Perhaps the simplest form of early Unix Philosophy is as follows: every program should do one thing, do it well, and simply interface to every other program.
In (early) Unix, only one program handled the printer; any other program sent items to that program if they wanted them printed. Similarly, only one program parsed, formatted, justified, calculated, and so on.
Today's over-bloated software may not appear to have much to do with this philosophy, the core principals actually still guide programmers and operating system designers. In very early versions of Windows, each program handled printing. Windows hasn't done that for a long time.
Do one thing, do it well, and interface simply.
When you think of mechanics that do one thing and do it well, you think of party games, maybe dexterity games and sports. These are ideal games for many, and in fact look at the new mainstream games each year from Mattel and so on.
You also think of Knizia and his 250 or so games. Excepting his meatier games, Knizia's designs (Money, Flinke Pinke, Modern Art, Poison), appear to be to follow this principle. Not surprising, given his background in mathematics. I don't know that it really makes a good game. I think it makes a good mechanic, but all these little games leave me wanting more "game" in my game.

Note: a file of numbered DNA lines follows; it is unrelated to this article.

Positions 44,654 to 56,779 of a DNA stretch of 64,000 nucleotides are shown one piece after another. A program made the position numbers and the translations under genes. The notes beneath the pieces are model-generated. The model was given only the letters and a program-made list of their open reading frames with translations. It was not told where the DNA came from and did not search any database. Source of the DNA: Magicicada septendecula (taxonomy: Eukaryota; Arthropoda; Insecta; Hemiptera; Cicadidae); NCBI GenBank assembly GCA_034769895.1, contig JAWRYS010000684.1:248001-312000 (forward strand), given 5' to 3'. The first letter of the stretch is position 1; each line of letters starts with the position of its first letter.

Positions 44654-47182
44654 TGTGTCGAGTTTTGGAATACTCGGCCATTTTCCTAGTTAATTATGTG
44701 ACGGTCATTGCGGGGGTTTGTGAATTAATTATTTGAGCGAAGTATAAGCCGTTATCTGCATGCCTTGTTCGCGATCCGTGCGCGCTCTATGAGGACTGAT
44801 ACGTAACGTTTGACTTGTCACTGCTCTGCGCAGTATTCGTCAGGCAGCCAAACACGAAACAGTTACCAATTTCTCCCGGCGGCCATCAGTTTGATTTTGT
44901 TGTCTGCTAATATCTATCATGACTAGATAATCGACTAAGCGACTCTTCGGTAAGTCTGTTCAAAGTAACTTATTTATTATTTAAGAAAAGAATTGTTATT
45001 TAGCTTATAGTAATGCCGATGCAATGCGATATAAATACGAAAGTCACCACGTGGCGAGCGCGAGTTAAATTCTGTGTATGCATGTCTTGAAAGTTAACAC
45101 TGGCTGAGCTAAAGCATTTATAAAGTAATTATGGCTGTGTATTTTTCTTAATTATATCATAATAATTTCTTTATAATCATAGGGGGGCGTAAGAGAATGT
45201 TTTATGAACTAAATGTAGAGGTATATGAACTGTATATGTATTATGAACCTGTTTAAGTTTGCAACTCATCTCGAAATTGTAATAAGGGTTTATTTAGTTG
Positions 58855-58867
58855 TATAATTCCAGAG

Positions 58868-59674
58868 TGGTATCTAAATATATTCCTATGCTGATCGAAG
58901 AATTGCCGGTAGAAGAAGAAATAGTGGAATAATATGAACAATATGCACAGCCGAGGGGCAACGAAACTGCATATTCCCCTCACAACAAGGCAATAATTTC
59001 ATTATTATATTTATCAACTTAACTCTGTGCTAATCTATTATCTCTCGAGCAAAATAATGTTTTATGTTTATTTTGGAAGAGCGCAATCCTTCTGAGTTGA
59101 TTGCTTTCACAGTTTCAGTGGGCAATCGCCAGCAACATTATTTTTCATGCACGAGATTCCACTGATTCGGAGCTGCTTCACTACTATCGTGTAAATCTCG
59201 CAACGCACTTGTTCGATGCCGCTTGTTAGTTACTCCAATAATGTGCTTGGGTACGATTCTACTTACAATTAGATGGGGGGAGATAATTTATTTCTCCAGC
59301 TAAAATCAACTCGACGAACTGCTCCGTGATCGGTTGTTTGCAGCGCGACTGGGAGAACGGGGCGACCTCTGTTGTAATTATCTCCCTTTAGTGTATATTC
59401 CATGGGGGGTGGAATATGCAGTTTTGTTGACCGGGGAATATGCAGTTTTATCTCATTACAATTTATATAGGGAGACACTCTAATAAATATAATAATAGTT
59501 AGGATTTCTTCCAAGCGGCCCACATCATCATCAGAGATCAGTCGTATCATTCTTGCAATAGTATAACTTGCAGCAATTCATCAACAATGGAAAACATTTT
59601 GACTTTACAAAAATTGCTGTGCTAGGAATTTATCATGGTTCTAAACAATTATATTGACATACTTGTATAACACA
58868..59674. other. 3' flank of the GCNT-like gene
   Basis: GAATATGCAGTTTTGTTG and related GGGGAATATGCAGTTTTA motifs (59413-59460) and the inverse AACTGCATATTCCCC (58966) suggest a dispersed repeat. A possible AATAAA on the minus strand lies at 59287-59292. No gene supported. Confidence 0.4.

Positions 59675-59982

It would be interesting to take little games and interface them together to make a heftier game. On the other hand, better games feel like more than just a collection of disparate mechanics, but a total integration of mechanics. And theme, many would add.
And there's no one perfect way to do an auction or a set collection mechanic, like there is one correct way to send data to the printer.
On the other hand, as the TED talks demonstrate, this is an excellent guiding principle for giving a lecture.